J Balvin Encourages Fans to Ditch the 'Macho Thing' and 'Show That You Are Vulnerable'

Singer J Balvin tells PEOPLE why he's thrown his support behind the new bilingual app for the Latinx community, OYE

J Balvin.Photo: OYE

J Balvin is creating a space for the Latinx community to make mental health a priority.

Speaking to PEOPLE about the launch of OYE, the first-ever bilingual wellness app for the Latinx community, the Colombian star — who serves as OYE's chief dream officer — opened up about his own mental health struggles and why he wants others to feel comfortable talking about theirs.

"[Mental health] is definitely a huge taboo already in Latinos — it's probably the macho thing — but that's not cool anymore," the "Azul" singer, 37, tells PEOPLE. "I think that you are macho when you show that you are vulnerable — it doesn't show that you're weak, it's just showing that you're human and you go through ups and downs."

J Balvin.OYE

He continues, "When I see my favorite artist talking about the human side, it makes me feel proud of the person because you can see that behind that huge artist or that huge person that you admire, it's someone just like us."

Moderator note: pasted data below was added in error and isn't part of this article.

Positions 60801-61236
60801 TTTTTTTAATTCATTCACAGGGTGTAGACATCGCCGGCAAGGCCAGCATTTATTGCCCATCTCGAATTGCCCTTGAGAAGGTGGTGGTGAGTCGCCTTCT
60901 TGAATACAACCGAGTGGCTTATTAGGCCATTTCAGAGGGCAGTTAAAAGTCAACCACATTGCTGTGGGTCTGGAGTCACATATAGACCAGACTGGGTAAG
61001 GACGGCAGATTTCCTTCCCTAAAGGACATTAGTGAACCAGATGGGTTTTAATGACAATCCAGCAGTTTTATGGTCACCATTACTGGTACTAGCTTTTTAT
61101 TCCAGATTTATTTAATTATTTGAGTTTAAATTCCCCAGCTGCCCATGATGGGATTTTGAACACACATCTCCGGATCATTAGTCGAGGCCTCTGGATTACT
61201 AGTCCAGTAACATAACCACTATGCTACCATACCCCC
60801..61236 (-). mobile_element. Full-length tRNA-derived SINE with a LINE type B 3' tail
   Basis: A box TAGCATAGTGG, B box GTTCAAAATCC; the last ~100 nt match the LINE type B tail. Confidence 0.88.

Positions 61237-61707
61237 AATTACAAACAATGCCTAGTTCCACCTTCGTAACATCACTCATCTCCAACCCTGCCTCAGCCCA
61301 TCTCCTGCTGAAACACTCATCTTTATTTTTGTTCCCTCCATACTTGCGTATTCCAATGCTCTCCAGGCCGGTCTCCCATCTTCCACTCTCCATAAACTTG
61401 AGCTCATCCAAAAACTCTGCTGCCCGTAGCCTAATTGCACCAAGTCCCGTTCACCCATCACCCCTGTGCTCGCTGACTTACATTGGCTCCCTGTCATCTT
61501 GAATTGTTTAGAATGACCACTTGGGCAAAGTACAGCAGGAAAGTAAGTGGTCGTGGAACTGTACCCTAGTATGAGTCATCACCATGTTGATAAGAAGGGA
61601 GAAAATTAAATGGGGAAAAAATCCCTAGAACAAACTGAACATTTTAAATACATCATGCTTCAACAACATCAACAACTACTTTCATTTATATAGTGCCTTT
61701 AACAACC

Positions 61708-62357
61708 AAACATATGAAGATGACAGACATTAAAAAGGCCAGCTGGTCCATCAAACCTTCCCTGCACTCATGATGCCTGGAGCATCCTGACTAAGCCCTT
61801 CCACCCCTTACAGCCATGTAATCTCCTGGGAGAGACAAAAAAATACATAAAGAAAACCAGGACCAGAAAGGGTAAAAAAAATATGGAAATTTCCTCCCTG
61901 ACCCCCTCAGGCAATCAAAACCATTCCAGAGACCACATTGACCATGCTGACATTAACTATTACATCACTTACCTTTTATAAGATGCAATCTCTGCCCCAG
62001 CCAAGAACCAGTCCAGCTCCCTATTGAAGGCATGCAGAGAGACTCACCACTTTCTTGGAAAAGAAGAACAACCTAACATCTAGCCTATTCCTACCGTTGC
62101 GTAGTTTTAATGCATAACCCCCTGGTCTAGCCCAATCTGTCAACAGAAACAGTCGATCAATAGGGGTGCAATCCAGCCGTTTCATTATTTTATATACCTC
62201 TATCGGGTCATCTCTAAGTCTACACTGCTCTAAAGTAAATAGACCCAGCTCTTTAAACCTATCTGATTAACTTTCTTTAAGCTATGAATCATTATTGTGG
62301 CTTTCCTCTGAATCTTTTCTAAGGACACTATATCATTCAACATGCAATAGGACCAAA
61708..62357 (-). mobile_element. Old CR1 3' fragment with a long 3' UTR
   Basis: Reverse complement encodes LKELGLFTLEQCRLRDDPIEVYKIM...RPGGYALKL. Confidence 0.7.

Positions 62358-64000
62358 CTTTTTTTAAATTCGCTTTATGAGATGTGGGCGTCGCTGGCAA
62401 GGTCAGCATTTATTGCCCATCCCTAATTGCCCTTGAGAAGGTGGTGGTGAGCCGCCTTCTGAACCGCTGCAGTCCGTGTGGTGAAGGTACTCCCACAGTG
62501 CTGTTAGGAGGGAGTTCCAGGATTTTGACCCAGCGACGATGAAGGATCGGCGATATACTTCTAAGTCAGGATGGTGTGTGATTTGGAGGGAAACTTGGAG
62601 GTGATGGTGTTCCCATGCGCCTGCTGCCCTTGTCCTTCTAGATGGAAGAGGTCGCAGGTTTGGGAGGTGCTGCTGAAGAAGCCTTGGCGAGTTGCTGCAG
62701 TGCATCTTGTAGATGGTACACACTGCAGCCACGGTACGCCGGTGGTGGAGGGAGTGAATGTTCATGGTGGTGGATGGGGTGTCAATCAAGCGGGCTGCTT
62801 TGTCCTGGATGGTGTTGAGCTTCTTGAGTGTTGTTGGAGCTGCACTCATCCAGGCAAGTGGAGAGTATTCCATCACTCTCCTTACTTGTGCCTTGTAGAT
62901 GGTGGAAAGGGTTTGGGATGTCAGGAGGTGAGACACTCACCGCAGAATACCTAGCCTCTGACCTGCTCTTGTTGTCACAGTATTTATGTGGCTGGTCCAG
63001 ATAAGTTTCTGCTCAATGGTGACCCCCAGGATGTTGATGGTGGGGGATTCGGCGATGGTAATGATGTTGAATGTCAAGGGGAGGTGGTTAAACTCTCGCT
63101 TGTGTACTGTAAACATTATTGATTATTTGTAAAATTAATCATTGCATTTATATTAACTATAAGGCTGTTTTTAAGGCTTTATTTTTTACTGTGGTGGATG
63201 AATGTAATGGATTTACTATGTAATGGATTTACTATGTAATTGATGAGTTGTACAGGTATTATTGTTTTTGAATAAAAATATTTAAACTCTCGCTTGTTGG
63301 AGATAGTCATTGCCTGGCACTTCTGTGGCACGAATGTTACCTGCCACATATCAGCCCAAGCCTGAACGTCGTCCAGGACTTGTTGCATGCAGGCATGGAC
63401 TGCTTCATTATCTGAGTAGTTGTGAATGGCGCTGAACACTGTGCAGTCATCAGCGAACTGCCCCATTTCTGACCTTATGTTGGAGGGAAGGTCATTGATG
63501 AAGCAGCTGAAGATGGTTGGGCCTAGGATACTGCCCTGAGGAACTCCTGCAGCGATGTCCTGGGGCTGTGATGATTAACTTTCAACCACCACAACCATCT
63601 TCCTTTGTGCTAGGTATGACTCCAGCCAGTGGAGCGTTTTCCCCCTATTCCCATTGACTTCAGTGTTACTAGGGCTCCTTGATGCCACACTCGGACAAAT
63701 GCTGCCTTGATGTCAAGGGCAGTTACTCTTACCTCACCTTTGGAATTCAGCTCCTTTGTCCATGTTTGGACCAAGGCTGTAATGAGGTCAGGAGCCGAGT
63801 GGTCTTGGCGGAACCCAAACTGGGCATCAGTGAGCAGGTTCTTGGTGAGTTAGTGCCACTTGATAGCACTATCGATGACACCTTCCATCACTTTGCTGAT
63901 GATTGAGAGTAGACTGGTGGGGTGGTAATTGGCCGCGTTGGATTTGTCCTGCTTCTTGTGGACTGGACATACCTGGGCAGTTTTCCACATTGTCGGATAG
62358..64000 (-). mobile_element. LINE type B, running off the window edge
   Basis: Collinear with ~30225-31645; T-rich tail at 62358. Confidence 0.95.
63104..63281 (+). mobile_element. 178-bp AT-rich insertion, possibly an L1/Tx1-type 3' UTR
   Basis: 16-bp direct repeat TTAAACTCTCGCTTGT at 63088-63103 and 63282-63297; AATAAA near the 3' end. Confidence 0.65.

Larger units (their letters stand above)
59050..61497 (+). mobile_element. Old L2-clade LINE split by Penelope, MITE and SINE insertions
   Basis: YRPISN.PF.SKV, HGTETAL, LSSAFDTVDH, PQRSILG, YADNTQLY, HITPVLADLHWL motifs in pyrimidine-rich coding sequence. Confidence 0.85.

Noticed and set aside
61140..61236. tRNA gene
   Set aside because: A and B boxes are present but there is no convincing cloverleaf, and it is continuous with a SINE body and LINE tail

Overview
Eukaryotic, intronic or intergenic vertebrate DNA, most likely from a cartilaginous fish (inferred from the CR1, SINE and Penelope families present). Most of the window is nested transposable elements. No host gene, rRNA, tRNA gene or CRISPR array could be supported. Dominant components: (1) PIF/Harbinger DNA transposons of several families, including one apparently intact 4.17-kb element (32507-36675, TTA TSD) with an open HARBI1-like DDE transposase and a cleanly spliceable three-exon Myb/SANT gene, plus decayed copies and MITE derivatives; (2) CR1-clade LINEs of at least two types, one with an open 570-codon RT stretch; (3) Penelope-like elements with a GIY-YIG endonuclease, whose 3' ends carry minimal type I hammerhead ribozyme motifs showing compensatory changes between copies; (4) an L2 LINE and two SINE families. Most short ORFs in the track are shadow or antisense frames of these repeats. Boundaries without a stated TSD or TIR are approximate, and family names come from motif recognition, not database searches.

For Balvin, being a part of a project like OYE hits close to home because he's lived with depression and anxiety since he was young.

"I didn't know what it was and I didn't know that I was having this bad of a wellness situation in general until I started talking about it," he says. "It was beautiful to see how many lives we saved when I started talking about mental health."

Then he realized talking about it wasn't enough — he wanted to do more. When OYE was presented to him, it seemed like the perfect opportunity to help people.

The app is available in English and Spanish and aims to help people feel better by unlocking their creativity and transforming emotions through creative actions. It features emotional check-ins, goal setting exercises and mindful notifications. After the free trial, subscriptions start at $4.99 per month.

"There's a lot of people right now that through their cell phones, it's the only way they express themselves," the "Mi Gente" singer says. "Because sometimes they're just scared to talk about their feelings with other people. Well, it is sad. So that's why we have OYE, because it's not just about me anymore. It's about us."

J Balvin.OYE

He adds, "When you have a neighbor that is happy, he lights up the whole room. You know what I'm saying? So we need more happy people to make the world better."

In Balvin's eyes, this is a step in the right direction — but it's only the beginning of making mental health an everyday topic.

He adds, "We've got to start making these conversation normal, [like we] talk about football and basketball. That's my part. That's my part of this beautiful journey to OYE and my partners, is that it's an extension of myself, of ourself."

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